Chelsey Tucker graduated with a Bachelor of History degree from Metropolitan State University in 2019. She now writes about insurance with her specialty being life insurance and has been quoted on Help Smart Phone and MEL Magazine.

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Dan Walker graduated with a BS in Administrative Management in 2005 and has been working in his family’s insurance agency, FCI Agency, for 15 years. He is licensed as an agent to write property and casualty insurance, including home, auto, umbrella, and dwelling fire insurance. He’s also been featured on sites like Reviews.com.

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Reviewed by Daniel Walker
Licensed Auto Insurance Agent

UPDATED: Mar 19, 2020

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Insurable Interest
The principle of insurable interest keeps buying insurance from being a sort of gambling.

The term “insurable interest” refers to the benefit (or interest) a person has in an insured object (or person – as in a life insurance insurable interest). This benefit can refer to a financial benefit, among others.

A person has insurable interest in a thing when he or she would experience some kind of loss (financial or otherwise) if the thing were to be damaged or lost.

Say that you have piece of jewelry in your home that is also a family heirloom. If someone were to steal it (or if you were to drop it down the sink, or in the toilet, or even lose it in the garbage) you would suffer different kinds of loss, both financial and emotional. Thus, you have an insurable interest in it.

If a friend were to lose her engagement ring in the same way, you would probably feel sorry for her and hope she finds it, but you yourself will not have gone through any kind of financial loss.

You have no insurable interest in her ring in this case. You cannot purchase insurance unless you have this kind of interest in the thing you want to insure.

The idea of insurable interest came about in order to avoid fraud or gambling in insurance Early on insurance was a kind of speculative sport, and was the equivalent of people today taking policies on celebrities like Joan Rivers, for example.

A person cannot buy a policy on a stranger or someone else’s belongings because the assumption is that the person has something to gain from the loss of those things, not that he or she would suffer their own type of loss from the loss of that person or those objects.

Incorporating insurable interest into the requirements for purchasing policies made the insurance industry more reputable and trusted, and less likely to fall prey to scams and fraud. Now that you know the insurance interest definition let’s take a look at the most common type of insurance where the issue of insurance interest arises: life insurance.

Insurable Interest and Life Insurance

It’s obvious why a person can purchase insurance for their property. The insurable interest discussion on life insurance is perhaps more interesting and compelling.

Of course, it’s assumed that a person has an insurable interest in his or her own life and health, and would far more rather be alive than not. In this case, the person purchasing a policy on his or herself does not usually have to prove insurable interest—neither theirs nor the beneficiary, as it is also assumed that the policy holder believes the beneficiary would also rather the insured be alive.

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The basic principal of the insurable interest in life insurance is the understanding that the beneficiary of the policy values the person insured far more than the money from the policy. In this case, it is understood that the beneficiary (who is also the one who has taken out the policy) has suffered a great loss, and this is how the insurance covers that loss.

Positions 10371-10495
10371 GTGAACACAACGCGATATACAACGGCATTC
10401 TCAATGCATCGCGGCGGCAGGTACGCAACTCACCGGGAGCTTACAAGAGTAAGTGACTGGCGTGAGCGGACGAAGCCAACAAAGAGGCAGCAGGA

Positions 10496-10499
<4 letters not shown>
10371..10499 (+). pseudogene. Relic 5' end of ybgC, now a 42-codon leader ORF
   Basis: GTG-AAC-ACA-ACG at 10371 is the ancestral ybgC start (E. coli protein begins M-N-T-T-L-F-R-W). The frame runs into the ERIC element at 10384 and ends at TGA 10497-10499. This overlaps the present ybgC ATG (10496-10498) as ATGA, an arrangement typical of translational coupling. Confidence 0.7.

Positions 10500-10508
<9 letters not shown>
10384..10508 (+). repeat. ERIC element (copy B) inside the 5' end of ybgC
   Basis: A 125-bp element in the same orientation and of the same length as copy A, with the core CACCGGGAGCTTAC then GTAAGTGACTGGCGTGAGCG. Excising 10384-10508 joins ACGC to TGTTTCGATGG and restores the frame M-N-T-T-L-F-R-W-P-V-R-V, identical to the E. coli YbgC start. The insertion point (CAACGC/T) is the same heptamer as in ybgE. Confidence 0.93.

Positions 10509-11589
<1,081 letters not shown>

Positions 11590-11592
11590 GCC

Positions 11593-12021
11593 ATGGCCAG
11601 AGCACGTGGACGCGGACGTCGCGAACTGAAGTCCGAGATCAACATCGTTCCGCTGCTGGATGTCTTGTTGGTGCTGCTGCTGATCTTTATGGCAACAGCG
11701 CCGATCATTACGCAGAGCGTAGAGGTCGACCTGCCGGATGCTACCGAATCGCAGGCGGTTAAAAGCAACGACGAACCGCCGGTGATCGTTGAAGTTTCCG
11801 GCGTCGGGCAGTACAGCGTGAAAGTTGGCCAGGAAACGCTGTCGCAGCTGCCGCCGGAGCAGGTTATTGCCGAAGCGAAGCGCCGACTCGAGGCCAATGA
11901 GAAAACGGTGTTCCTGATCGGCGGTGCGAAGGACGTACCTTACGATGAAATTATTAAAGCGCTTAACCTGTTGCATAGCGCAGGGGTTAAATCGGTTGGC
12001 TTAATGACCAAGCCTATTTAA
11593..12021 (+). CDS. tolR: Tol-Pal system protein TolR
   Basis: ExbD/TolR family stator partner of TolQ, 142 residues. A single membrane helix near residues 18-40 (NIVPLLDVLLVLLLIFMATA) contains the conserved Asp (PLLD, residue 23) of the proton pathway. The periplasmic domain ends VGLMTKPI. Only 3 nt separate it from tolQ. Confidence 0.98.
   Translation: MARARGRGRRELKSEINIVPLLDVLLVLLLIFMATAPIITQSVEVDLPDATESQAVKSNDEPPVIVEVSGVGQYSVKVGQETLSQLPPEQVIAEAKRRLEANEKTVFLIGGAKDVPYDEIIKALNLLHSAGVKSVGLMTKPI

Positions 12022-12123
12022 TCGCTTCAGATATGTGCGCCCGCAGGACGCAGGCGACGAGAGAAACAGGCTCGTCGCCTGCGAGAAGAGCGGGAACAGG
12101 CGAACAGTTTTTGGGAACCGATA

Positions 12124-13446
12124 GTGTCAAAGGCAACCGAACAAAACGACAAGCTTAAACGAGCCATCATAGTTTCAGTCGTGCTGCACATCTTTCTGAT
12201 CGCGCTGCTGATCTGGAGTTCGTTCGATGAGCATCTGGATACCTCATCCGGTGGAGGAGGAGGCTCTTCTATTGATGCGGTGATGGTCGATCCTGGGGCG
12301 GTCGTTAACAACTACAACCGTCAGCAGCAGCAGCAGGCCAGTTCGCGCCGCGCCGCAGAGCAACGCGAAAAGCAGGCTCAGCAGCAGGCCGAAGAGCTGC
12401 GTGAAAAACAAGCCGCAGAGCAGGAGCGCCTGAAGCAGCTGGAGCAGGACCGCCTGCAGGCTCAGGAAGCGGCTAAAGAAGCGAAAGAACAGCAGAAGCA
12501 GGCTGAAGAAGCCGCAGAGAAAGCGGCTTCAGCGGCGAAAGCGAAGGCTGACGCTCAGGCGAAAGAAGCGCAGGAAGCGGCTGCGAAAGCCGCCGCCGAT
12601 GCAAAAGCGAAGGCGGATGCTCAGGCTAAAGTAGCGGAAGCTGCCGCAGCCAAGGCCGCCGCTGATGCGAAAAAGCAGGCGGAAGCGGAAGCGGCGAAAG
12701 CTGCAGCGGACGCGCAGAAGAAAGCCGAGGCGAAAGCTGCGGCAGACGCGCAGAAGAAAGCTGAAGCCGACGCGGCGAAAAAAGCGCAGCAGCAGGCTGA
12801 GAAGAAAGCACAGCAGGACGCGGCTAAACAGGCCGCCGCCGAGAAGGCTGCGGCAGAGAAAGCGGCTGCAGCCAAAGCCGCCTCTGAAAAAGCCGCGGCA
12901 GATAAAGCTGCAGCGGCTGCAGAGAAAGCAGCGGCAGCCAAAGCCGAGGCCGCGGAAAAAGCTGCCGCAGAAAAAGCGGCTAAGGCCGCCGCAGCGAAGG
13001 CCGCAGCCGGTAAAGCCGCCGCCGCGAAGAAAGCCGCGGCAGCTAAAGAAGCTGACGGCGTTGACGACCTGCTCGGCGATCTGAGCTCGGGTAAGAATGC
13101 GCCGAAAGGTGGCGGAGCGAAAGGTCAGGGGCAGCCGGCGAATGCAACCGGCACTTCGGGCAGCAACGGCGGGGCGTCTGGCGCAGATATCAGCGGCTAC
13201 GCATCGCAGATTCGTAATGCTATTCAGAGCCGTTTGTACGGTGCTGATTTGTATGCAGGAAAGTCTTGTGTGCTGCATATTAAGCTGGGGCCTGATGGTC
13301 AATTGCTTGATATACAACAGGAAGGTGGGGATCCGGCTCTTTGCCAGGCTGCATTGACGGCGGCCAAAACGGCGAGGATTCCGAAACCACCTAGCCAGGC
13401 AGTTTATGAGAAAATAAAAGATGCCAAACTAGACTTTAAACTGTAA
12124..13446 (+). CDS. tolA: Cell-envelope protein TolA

There are fairly strict rules about what family members can insure other family members based on a perceived idea of insurable interest. Parents can take policies out on their children, and children can likewise purchase policies for their parents. Husbands and wives have total interest in each other, and can purchase policies for each other.

These policies can cover different situations such as emotional loss and financial loss. A spouse or child may be financially dependent on the person named in the policy, but this financial dependence is not a requirement to prove insurable interest.

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A Company’s Insurable Interest

An interesting take on this is the belief that companies can have insurable interest in their workers—both in higher ups and in those lower down the ladder. There has been some controversy about this recently, where companies took life insurance policies out on their employees without their employees’ consent. In these instances, the companies collected the policies on their deceased employees, who sometimes did not even work for them anymore.

Of course companies have a definite and obvious insurable interest in their CEO’s and other executives who are crucial to the running of the company. In some cases, companies were discovered having taken out policies on lower level employees, and receiving tax breaks for it. Many called this an “investment scheme.” Some family members were able to sue the companies and claim the policy benefits. Now, companies are required by law to get the consent of all employees before purchasing life insurance policies.

The Purpose Behind the Principle of Insurable Interest

Insurable interest is another tool the insurance companies use in an attempt to keep the industry honest. It seems this would be a rather intuitive principal to most people, but the truth is that it has been ignored too many times. If you need to locate a life insurance policy, the insurance rate quote tool on this page can help you get started now!